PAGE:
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In D. H. Lawrence’s Sons and Lovers, the nature of Paul is epitomized in one particular scene in which he sacrifices Annie’s doll after accidentally breaking it. Lawrence reveals a central idea here about Paul that not only parallels the character of Walter, but also foreshadows Paul’s eventual treatment of Myriam as well as his mother. Ultimately, Paul’s inability to accept things that are broken, particularly those that he breaks himself, exposes the reason that he is unable to contribute to society as a functional and healthy human being.
After breaking the doll Arabella, it seems as though Paul is upset for hurting his sister, who cries upon realizing what Paul has accidentally done. Yet, after a short time, she moves on the way young children normally do. What’s odd is that Paul is still upset—for him, the doll remains a reminder of the distress he caused his sister. Paul’s inability to get over his breaking of the doll can be seen when Lawrence writes, “So long as Annie wept for the doll he sat helpless with misery. Her grief wore itself out. She forgave her brother—he was so much upset” (66). Rather than let it go, Paul does not find peace of mind until he physically destroys the doll by sacrificially burning it. Ironically, however, what he dubs a sacrifice is actually done as a means of easing his own tormented mind. The scene itself is paralleled to an earlier one in which Paul’s father, Walter Morel, throws a drawer at Gertrude out of anger. Just as Paul despises the doll after breaking it, Morel comes to despise his wife for having hurt her, a fact that can be seen when it is said, “He dreaded his wife. Having hurt her, he hated her” (48). The difference is that while Paul mends his own suffering through the destruction of the things that cause that suffering, Morel destroys himself through drink and mends other things to ease his suffering.
In Lawrence’s description of Walter, we learn that his constant bad mood and his need to get drunk disappear whenever he has work to do at home. “He always sang when he mended boots because of the jolly sound of hammering. And he was rather happy when he sat putting great patches on his moleskin trousers” (72). This contrast between father and son represents a major reason as to why Walter remains static and unchanging throughout the novel while Paul eventually grows. While Walter’s guilt consumes him like a cancer, Paul finds relief through the destruction of the things that remind him of that guilt, namely his mother. Aside from its parallelism to the scene with Walter, Paul’s sacrifice of Arabella can also be paralleled to his treatment of Myriam, his lover and spiritual confident. After realizing that his sexual desires and his inability to give himself to her completely cause her suffering, Paul rejects her. This can be seen after they have sex for the first time and he realizes how much Myriam is hurt by his need for physical intimacy, described, “Now he realized…that her soul had stood apart, in a sort of horror… very dreary at heart, very sad, and very tender, his fingers wandered over her face pitifully” (314). He literally breaks a part of her when they have sex and afterwards, he sees the pain and sacrifice that she has endured because of him. Soon after, he ends his relationship with her just as he could not help but burn the broken doll after causing pain to his sister.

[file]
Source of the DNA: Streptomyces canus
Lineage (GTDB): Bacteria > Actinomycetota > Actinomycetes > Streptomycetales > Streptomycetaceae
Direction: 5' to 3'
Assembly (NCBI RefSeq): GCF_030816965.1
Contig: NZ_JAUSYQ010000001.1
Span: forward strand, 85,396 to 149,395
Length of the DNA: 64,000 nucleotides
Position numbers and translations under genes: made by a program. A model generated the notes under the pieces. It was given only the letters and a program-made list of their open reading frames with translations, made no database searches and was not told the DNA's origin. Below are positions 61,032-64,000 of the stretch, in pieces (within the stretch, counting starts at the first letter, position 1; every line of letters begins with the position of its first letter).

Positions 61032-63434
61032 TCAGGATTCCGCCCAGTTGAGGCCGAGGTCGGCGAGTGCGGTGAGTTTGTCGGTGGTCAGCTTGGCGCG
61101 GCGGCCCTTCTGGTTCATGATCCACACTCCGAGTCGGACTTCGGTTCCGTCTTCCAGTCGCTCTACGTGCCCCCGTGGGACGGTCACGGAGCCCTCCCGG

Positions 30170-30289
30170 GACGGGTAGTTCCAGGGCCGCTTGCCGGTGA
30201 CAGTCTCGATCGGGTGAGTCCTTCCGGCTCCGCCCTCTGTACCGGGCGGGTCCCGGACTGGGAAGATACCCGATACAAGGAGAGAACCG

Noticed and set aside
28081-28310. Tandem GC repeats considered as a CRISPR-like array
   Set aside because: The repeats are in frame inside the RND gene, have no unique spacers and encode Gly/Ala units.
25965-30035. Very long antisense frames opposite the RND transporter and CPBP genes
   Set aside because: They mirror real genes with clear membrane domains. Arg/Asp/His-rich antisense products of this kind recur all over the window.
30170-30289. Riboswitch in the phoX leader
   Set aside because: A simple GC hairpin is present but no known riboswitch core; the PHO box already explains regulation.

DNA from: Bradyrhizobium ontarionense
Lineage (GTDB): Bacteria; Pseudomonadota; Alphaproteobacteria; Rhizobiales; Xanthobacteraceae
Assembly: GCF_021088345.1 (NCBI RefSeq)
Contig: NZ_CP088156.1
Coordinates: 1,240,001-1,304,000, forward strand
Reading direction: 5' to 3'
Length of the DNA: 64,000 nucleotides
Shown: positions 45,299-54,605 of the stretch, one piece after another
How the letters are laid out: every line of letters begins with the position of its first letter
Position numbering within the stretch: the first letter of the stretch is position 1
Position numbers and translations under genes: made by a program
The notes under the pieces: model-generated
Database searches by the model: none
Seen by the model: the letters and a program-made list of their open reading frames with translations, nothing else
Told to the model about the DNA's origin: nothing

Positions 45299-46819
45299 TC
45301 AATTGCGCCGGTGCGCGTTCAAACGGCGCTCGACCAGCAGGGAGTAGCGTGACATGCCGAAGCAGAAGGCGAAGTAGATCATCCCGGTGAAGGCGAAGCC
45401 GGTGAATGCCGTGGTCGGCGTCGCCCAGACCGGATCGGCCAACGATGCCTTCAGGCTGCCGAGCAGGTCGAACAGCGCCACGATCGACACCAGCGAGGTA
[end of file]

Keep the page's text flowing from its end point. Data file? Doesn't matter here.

Paul’s obsession with brokenness is also seen in the anguish he feels watching his mother grow older and weaker. While observing his mother, Paul is described, “ With all his young will he could not alter it. He saw her face, the skin still fresh and pink and downy, but crow’s-feet near her eyes…and there was on her the same eternal look, as if she knew fate at last. He beat against it with all the strength of his soul” (264). Moreover, he sees that his relationships with Clara and Myriam make her sad and he believes that this contributes to her growing illness—a fact that fills him with immense grief. Yet, unlike with the doll or with Myriam, Paul loves his mother above all else, which is why it so hard for him to let go of her the way he lets go of them. As a result, he forces himself to watch her suffer for months while she refuses to die and it slowly consumes him—he has no life outside of his mother and is virtually a shell of a man. Eventually, however, he builds up the courage to kill her by slipping morphine in her milk. It is this final act of destroying the brokenness in his life that catalyzes his growth as a man.
In the end, Paul moves towards the light of the city instead of following his mother into death. This marks the difference between he and his father, who never finds a way out of the darkness of his guilt. Discarding the broken things in his life is an innate characteristic of Paul’s being, one that has been present ever since he was a child. By removing himself of all of this brokenness—with the doll, with Myriam, and with his mother—Paul moves on with his life. In Sons and Lovers by D. H. Lawrence, Paul’s instinctual desire to be whole triumphs over his love for his mother, and ultimately leads to his renewed sense of life.
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